Received from an English Professor at SMU:

 This assignment was actually turned in by two of my English students:

In-class Assignment for Wednesday

Today we will experiment with a new form called the tandem story. The process

is simple. Each person will pair off with the person sitting to his or her

immediate right. One of you will then write the first paragraph of a short

story. The partner will read the first paragraph and then add another

paragraph to the story. The first person will then add a third paragraph, and

so on back and forth. Remember to re-read what has been written each time in

order to keep the story coherent. The story is over when both agree a

conclusion has been reached.



At first, Laurie couldn't decide which kind of tea she wanted. The chamomile,

which used to be her favorite for lazy evenings at home, now reminded her too

much of Carl, who once said, in happier times, that he liked chamomile. But

she felt she must now, at all costs, keep her mind off Carl. His

possessiveness was suffocating, and if she thought about him too much her

asthma started acting up again. So chamomile was out of the question.


Meanwhile, Advance Sergeant Carl Harris, leader of the attack squadron now in

orbit over Skylon 4, had more important things to think about than the

neuroses of an air-headed asthmatic bimbo named Laurie with whom he had spent

one sweaty night over a year ago. "A.S. Harris to Geostation 17," he said

into his transgalactic communicator. "Polar orbit established. No sign of

resistance so far..." But before he could sign off, a blue-ish particle beam

flashed out of nowhere and blasted a hole through his ship's cargo bay. The

jolt from the direct hit sent him flying out of his seat and across the



He bumped his head and died almost immediately, but not before he felt one

last pang of regret for psychically brutalizing the one woman who had ever had

feelings for him. Soon afterwards, Earth stopped its pointless hostilities

towards the peaceful farmers of Skylon 4. "Congress Passes Law Permanently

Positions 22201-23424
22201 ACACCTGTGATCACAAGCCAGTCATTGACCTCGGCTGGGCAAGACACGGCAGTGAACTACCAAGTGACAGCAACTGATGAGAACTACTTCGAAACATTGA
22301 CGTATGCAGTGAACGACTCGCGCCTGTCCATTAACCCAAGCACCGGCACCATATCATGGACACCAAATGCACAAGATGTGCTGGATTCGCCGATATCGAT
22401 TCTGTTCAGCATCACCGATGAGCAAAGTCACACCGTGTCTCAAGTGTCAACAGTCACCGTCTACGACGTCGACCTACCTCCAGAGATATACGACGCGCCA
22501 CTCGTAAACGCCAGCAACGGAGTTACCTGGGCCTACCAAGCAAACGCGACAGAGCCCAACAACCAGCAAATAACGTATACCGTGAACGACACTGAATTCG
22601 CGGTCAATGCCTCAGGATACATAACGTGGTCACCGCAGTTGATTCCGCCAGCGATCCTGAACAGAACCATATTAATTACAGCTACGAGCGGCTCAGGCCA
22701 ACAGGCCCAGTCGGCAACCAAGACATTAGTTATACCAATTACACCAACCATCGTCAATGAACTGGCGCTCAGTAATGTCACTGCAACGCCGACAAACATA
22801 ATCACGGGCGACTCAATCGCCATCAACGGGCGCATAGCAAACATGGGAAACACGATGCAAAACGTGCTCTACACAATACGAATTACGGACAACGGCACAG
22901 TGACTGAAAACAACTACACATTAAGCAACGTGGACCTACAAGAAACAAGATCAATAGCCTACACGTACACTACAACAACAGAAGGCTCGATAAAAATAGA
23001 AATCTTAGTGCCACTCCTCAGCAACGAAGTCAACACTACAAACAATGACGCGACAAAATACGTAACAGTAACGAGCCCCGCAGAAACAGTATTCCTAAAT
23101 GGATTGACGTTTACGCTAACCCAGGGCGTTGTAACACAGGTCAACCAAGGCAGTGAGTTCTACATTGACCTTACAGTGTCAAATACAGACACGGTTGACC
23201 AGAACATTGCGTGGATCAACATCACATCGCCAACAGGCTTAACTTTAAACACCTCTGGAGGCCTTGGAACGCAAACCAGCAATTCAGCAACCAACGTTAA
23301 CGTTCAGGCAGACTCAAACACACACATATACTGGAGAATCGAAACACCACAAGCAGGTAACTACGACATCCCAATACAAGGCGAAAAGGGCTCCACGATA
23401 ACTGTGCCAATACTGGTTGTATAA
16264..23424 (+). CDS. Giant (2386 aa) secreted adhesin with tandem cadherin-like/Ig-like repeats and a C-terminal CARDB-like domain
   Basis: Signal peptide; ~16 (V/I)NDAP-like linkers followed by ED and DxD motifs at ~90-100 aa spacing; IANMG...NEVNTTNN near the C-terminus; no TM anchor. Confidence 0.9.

Abolishing War and Space Travel" Laurie read in her newspaper one morning.

The news simultaneously excited her and bored her. She stared out the window,

dreaming of her youth, when the days had passed unhurriedly and carefree, with

no newspapers to read, no television to distract her from her sense of

innocent wonder at all the beautiful things around her. "Why must one lose

one's innocence to become a woman?" she pondered wistfully.


Little did she know, but she had less than 10 seconds to live. Thousands of

miles above the city, the Anu'udrian mothership launched the first of its

lithium fusion missles. The dimwitted, wimpy peaceniks who pushed the

Unilateral Aerospace Disarmament Treaty through Congress had left Earth a

defenseless target for the hostile alien empires who were determined to

destroy the human race. Within two hours after the passage of the treaty, the

Anu'udrian ships were on course for Earth, carrying enough firepower to

pulverize the entire planet. With no one to stop them, they swiftly initiated

their diabolical plan. The lithium fusion missle entered the atmosphere

unimpeded. The President, in his top-secret mobile submarine headquarters on

the ocean floor off the coast of Guam, felt the inconceivably massive

explosion which vaporized Laurie and 85 million other Americans. The

President slammed his fist on the conference table. "We can't allow this!

I'm going to veto that treaty! Let's blow 'em out of the sky!"


This is absurd. I refuse to continue this mockery of literature. My writing

partner is a violent, chauvinistic, semiliterate adolescent.


Yeah? Well, you're a self-centered tedious neurotic whose attempts at writing

are the literary equivalent of Valium.